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Guest Post: New to Diabetes. New to Motherhood. New to Cancer.

Meghan's story is honestly one of the most amazing and terrifying whirlwinds I have ever heard of.  She went from "completely healthy" to a person with type 1 diabetes, then a new mom, and then a person with cancer ... all in the span of 18 months.  Her story is an important one to be told, and I'm really honored to be hosting her words here today.
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My name is Meghan.  I am a type 1 diabetic.  I am a new mommy.  I am a cancer survivor.  I am only 27 years old.  When diagnosed with Hodgkin’s Lymphoma last year, I scoured the internet for info pertaining to both Type 1 and cancer.  I found nothing.  I hope to provide at least ONE resource for people that might find themselves in a similar, unfortunate situation.

This is my story.

When I was diagnosed with type 1 diabetes in April of 2009, I was completely caught off guard.  I was a healthy person, or so I thought.  I ended up getting a Dexcom and Omnipod within six months of diagnosis.  Obviously diabetes was a huge change to my life routine.  My beta cells were still cranking out tiny bits of insulin, so I decided to take advantage of the “honeymoon period” and plan a pregnancy, figuring that would be the best time for blood glucose management. A short while later, on November 1, 2010, my husband and I welcomed our son into our lives. 

And when my baby was less than three weeks old, I was diagnosed with Hodgkin’s Lymphoma.  It was such a shock.  I only had a very slight pain in my chest that turned out to be a tumor the size of a baseball just above my heart.  When I heard that news, I knew my world and sense of security had changed, once again.  I was about to begin the fight FOR my life.  I remember yelling at the doctor who told me the news – “I was JUST diagnosed with diabetes, are you kidding me!!!”  I was so scared of what was to come.  Not physically, but emotionally.  I already thought that the burden of diabetes was too much.  I wasn’t sure I could handle my new reality as well.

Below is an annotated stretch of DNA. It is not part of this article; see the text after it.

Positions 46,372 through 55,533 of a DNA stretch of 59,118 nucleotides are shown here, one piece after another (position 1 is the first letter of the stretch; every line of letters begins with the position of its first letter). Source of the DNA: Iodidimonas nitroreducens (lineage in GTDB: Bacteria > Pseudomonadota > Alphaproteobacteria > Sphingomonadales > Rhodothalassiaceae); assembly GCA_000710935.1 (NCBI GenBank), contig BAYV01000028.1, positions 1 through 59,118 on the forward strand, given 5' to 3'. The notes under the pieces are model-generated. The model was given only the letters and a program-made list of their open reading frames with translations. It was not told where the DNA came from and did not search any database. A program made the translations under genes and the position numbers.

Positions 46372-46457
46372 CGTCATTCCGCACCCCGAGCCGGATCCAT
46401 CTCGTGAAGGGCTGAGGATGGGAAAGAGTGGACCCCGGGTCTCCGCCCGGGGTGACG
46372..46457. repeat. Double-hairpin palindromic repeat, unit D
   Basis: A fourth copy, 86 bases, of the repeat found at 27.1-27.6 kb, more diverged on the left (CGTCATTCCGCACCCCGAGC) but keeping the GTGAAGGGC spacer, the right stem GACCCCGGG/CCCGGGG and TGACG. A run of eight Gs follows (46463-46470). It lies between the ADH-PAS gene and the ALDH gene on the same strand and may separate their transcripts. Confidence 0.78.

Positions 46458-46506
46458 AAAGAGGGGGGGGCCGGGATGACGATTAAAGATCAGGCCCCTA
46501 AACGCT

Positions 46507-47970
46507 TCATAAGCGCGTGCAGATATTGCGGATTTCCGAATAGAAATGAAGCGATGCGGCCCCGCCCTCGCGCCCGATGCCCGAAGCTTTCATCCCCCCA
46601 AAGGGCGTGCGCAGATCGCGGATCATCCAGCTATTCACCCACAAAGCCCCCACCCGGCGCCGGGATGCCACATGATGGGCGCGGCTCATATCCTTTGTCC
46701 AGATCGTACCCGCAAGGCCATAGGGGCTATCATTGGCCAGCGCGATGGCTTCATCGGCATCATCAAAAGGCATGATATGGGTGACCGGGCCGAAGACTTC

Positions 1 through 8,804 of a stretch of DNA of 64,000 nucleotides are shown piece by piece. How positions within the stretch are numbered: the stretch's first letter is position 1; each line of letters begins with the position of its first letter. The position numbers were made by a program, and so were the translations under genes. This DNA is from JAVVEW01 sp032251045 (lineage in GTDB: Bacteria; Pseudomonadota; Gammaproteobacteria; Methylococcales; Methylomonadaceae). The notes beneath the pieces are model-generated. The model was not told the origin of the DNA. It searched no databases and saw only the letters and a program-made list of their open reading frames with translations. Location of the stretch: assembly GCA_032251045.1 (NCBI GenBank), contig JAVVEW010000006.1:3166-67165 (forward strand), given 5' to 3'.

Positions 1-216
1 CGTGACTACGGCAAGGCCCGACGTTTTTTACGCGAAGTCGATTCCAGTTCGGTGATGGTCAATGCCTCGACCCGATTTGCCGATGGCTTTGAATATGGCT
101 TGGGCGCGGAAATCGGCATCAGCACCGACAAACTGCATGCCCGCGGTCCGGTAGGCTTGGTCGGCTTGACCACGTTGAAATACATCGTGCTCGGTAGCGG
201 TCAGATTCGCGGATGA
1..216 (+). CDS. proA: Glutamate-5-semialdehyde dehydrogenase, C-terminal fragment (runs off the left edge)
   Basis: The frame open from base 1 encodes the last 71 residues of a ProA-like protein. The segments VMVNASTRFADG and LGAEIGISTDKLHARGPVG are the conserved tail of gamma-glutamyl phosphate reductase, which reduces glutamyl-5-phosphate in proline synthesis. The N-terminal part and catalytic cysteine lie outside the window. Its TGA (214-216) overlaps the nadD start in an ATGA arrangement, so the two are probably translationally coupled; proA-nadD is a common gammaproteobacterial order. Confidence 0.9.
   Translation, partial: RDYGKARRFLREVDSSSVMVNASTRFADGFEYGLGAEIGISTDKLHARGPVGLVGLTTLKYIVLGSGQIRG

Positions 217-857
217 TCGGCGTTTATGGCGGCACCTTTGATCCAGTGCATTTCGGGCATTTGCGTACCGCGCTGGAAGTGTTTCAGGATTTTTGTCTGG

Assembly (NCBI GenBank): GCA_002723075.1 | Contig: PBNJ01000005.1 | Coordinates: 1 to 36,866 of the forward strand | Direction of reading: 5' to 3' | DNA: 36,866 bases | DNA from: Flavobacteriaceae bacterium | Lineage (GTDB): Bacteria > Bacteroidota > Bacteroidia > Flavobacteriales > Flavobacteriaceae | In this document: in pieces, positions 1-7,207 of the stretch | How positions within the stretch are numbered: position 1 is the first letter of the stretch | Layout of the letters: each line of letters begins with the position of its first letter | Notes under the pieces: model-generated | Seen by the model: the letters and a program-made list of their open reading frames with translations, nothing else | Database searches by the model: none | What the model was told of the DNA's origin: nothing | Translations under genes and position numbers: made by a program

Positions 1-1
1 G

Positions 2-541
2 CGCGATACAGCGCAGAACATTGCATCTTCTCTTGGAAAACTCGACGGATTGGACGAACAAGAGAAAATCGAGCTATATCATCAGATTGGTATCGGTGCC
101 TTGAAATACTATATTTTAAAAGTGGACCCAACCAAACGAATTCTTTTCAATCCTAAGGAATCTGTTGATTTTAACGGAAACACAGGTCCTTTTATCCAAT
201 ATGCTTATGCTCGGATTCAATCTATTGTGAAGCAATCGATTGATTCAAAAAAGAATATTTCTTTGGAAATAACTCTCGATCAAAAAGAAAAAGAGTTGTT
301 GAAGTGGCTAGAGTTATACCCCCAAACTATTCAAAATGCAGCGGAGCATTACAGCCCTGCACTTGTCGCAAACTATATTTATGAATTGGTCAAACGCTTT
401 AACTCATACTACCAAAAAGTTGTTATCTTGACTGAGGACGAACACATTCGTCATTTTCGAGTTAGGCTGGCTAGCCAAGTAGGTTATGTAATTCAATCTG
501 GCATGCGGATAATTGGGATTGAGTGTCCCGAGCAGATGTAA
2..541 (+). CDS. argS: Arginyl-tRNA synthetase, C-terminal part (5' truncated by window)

Ironically, right after my diabetes diagnosis, I remember asking my husband “What will happen some day when I am like 80 and get diagnosed with cancer?  Will my cure be harder to come by?”  Who would have ever thought that fear would become my reality at just 26.  During my first meeting with my oncologist, I made it clear that I did not want diabetes to change my odds.  My 90% chance of a forever cure would not drop because of diabetes.  I received the same four chemo drugs as every Hodgkin’s patient.  I got the same dose of the steroid Decadron before every treatment (and had the pleasure of my pump dying during the process).  The only difference?  I had to think of crazy basal rate adjustments before getting the steroids and for two days after each chemo.  I think it was 3.5 units/hour!  My BG consistently ran 250+ for a few days after every treatment.  There was nothing I could do to lower it.  I stopped caring, I just wanted to survive.

Perhaps the part of cancer I found most challenging for diabetes was a PET Scan (actually two in my case).  In a nutshell, this test provides the doctor with a full body picture that illuminates areas of active cancer.  It is accomplished by the injection of radioactive glucose into a patient in a fasting state without insulin.  I couldn’t have food after midnight.  My first PET, I was still experiencing some postpartum blood glucose swings and was always low around 5 am and usually still requiring a snack at that time.  I tried to compensate with an 11:30 pm pasta binge.  With a PET Scan, you also can’t have insulin for three hours before the test.  Oh yes, and your blood sugar must be below 200 in order for the test to be functional!  Talk about a diabetic nightmare!  Of course I failed the process, twice.

As in every situation, it is important to find humor.  I remember waking up from my second biopsy to find my husband in deep thought pondering the placement and insertion of a new pod and Dexcom sensor (my doctor was very concerned that a blood sugar of 180 mg/dL be corrected, immediately.  Seriously?!?)  Watching him fiddle with the bolus function while I later downed pudding made me laugh (and made me nervous). He is now a professional when it comes to all things diabetes related!  I can’t even count the number of times I have had to rely on his diabetes-judgment and skills over the past year!  He has made me feel less alone in my little diabetes world.

Meghan and her adorable son!!
Meghan and her completely adorable son

As of today, I am in remission.  Through all of this I’ve learned that it’s hard when deciding how much to share with others, both about cancer AND diabetes independently.  I struggle with sharing too much about what happened in fear of pushing others away – with sharing just enough in hopes that they might understand me better but still see me as normal. 

Cancer was hard, the process grueling and I had a newborn.  But we made it.  I am on the other side looking back with a new insight – Life is simply amazing, especially since I know I am not supposed to be here.